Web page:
This Ground-Breaking Research Will Improve Intersection Safety
By: Dave Snyder, PeopleForBikes’ senior director for infrastructure
Diagnostics firm MicroTraffic released 10 design recommendations for reducing crashes where a protected bike lane approaches and crosses an intersection.
By all accounts, protected bike lanes save lives, and for the most part, they prevent the most dangerous kind of crashes: getting hit from behind. They don’t, however, keep cyclists safe at intersections, where most crashes happen. There are also a lot of nuances among intersections, with some designs being more dangerous than others. Understanding what works and what doesn’t is key to improving intersection safety and saving lives (as well as money — the average city spends around $100 million a year on road crashes).
Knowing this, PeopleForBikes made the decision to support sophisticated research from MicroTraffic, a company that helps engineers proactively improve road safety by analyzing traffic videos to produce near-miss data and reports. For this study, the firm relied on artificial intelligence analysis of thousands of hours of video footage focused on signalized intersections. The analysis took into account a variety of situations to determine which designs were more or less likely to result in “right hook” crashes or close calls.
A key benefit of this analytical approach is that it considered “near misses” and evaluated the actual behavior of road users. Without video analytics, engineers traditionally have to rely on the evaluation of crashes after they happen, leaving them with less meaningful data and often no reliable information about specific behaviors that may have led to the crash.
After recording data from August 2021 to April 2022, MicroTraffic created a tool that can predict, with impressive accuracy, the rate of crashes and injuries people will suffer depending upon the infrastructure at any given intersection. The resulting report makes 10 recommendations based on design principles, all of which should reduce the number and severity of crashes where a protected bike lane approaches and crosses an intersection. This article summarizes the findings of that report.
By far, the most effective intervention was an exclusive signal phase for people on bikes. At such intersections, right-turning cars are held back for a portion of the green signal phase while bicycles and pedestrians cross. Then, bicycles and pedestrians are held back to allow cars to turn. Separating the signal phase reduced conflicts by a whopping 93%. Unfortunately, this treatment is rare because the tradeoffs are significant: both motorists and people on foot and bike experience shorter green phases and therefore longer delays. The report’s top recommendation was to examine those tradeoffs more carefully and choose to implement the exclusive phase more often.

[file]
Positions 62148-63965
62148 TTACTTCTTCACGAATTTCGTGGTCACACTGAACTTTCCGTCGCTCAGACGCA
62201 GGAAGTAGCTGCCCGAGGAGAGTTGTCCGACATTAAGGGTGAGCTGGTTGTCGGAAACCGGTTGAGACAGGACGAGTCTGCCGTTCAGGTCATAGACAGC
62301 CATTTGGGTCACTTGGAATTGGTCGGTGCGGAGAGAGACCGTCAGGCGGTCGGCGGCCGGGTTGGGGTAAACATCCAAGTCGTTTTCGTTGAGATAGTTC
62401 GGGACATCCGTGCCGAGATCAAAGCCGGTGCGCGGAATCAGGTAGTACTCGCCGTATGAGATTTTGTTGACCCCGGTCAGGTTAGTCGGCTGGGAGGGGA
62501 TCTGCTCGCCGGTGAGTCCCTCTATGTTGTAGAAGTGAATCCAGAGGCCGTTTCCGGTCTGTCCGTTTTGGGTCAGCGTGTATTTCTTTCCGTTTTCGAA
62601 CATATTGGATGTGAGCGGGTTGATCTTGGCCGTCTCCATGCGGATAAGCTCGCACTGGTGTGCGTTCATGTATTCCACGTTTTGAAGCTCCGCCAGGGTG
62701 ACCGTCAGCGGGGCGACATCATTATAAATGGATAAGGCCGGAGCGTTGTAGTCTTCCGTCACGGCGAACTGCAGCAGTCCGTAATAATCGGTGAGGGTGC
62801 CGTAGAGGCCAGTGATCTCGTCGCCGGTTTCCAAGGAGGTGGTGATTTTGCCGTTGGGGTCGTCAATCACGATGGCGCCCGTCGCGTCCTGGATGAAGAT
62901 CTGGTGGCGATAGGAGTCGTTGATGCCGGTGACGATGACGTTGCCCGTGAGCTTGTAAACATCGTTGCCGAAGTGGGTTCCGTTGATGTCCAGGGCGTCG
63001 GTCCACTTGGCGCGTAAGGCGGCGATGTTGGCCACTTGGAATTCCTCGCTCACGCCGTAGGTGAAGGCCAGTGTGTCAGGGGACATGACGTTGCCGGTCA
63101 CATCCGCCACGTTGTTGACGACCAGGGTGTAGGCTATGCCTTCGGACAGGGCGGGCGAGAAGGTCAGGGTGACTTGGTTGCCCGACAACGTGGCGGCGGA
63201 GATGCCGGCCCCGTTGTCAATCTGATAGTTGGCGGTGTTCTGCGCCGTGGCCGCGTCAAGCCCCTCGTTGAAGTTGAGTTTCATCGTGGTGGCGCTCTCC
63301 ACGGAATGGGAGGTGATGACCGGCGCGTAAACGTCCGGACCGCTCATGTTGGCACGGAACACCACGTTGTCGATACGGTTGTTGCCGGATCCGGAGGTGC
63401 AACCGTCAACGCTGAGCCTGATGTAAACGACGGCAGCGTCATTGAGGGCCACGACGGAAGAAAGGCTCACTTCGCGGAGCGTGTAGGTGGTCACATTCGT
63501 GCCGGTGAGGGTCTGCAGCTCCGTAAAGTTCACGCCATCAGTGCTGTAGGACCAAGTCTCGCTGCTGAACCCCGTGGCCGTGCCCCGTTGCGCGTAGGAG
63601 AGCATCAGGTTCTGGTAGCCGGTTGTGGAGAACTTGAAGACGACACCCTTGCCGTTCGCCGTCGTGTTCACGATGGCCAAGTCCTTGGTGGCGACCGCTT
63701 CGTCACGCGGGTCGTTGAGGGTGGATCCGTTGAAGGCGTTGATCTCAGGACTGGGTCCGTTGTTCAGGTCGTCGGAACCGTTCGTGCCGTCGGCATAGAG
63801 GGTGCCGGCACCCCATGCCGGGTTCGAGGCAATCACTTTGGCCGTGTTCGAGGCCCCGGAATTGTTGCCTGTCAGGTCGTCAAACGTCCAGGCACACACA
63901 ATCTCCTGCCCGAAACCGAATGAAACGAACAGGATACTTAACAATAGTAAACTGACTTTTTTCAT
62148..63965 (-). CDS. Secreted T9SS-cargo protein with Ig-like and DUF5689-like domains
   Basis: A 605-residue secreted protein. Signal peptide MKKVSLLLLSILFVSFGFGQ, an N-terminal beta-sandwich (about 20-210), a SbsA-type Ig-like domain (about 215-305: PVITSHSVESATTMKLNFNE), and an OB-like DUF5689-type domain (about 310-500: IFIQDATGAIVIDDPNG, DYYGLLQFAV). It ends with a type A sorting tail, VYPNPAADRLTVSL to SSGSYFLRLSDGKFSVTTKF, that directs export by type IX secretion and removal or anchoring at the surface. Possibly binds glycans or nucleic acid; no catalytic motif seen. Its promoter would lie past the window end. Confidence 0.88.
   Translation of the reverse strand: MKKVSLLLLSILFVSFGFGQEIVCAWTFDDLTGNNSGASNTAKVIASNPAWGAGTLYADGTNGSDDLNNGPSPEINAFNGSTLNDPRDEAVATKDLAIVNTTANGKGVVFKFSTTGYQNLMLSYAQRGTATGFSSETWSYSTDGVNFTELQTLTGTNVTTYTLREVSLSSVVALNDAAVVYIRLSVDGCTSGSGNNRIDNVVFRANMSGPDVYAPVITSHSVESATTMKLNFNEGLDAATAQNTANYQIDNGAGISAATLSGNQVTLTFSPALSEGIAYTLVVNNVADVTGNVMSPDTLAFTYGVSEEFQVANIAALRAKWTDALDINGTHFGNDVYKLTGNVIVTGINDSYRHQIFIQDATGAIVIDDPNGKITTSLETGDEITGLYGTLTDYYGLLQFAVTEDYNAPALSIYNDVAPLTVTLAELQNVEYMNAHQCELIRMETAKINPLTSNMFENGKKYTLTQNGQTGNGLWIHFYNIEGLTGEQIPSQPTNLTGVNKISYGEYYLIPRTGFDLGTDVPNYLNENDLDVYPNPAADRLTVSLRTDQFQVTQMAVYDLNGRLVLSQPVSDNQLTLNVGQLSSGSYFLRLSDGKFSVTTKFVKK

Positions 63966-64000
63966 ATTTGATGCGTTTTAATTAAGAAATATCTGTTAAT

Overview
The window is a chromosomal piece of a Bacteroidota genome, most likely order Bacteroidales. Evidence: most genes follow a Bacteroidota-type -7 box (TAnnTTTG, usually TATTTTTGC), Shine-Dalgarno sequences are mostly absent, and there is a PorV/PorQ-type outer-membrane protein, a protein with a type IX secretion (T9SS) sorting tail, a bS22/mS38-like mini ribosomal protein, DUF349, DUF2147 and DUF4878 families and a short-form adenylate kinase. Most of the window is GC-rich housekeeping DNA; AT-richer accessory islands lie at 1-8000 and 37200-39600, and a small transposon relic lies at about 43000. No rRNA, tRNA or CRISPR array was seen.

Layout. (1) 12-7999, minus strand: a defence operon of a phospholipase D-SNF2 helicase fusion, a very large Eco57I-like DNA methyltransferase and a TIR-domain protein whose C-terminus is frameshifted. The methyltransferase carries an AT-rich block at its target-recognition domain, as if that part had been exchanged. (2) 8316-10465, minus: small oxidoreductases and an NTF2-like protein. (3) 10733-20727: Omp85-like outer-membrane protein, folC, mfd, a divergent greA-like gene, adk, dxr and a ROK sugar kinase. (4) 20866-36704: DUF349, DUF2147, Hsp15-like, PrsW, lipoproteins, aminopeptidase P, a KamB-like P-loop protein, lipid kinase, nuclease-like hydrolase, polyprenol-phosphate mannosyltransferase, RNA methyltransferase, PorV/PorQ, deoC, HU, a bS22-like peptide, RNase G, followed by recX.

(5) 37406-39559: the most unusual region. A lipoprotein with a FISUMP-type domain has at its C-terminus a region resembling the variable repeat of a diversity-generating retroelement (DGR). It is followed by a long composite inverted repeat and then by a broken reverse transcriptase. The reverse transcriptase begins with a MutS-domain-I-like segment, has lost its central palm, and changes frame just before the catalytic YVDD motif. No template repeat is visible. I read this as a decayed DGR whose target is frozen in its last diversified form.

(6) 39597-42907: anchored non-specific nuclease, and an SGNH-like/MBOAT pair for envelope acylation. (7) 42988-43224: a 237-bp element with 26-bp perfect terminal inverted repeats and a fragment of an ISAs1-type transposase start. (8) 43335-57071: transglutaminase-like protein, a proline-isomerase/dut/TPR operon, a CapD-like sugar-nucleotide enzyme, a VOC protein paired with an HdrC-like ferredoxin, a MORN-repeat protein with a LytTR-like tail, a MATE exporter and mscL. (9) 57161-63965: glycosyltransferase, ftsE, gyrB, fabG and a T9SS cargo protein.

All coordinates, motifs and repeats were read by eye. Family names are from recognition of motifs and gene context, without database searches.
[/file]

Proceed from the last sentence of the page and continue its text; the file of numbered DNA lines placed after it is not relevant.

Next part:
The rest of the report examined treatments that reduce conflicts where “permissive right turns are allowed,” or instances where cars are allowed to turn right even though people on bikes may be crossing the intersection on their right. Of the nine other recommended design principles, most aim to increase the visibility of people on bikes at the intersection and reduce the speed of motor vehicles at the potential conflict point:
- Use paint and signs to alert motorists that they are crossing the bicycle path of travel. Treatments such as a green lane across the intersection or a “crossbike” (a crossing lane for bikes) adjacent to the crosswalk can reduce conflicts by as much as 36%.
- Design “tight” turns with small turning radii, forcing motorists to navigate their turn at very slow speeds.
- Reduce crossing distances by reducing the travel lanes on the cross street or widening the sidewalk and/or median.
- Build separate right-turning lanes so people on bikes can predict whether an adjacent car is about to turn right.
- Swerve the “crossbike” at the intersection to increase the distance between the turning vehicle and the crossing bicycle.
The report also made some more general recommendations, which will inform PeopleForBikes’ work advising and advocating for safer intersections:
- Mixing zones, or combined bike/turn lanes, don’t work well. Researchers found that motorists typically do not merge into the bike lane across the dashed bike lane line as they are required to when an unprotected bike lane approaches an intersection. Instead, they stayed to the left of the bike lane before turning, exposing the bicyclist to “same potential right-hook conflicts as with a protected approach.” The report suggested that “designers are likely better off simply designing for full physical separation up to the intersection.”
- Take extra caution when cyclist volumes are low. The data from this report is yet more evidence of the “safety in numbers” theory, which supports that people on bikes are safer there more people there are riding bikes.
- Take extra caution when downhill grades increase cyclist speed approaching an intersection. Grades steeper than a gentle, 2% slope resulted in an increase of conflicts as high as 47% in some cases.
We hope city planners, elected officials, and decision-makers nationwide pay attention to the recommendations outlined in this study, helping design safer bike networks that are accessible to people of all ages and abilities.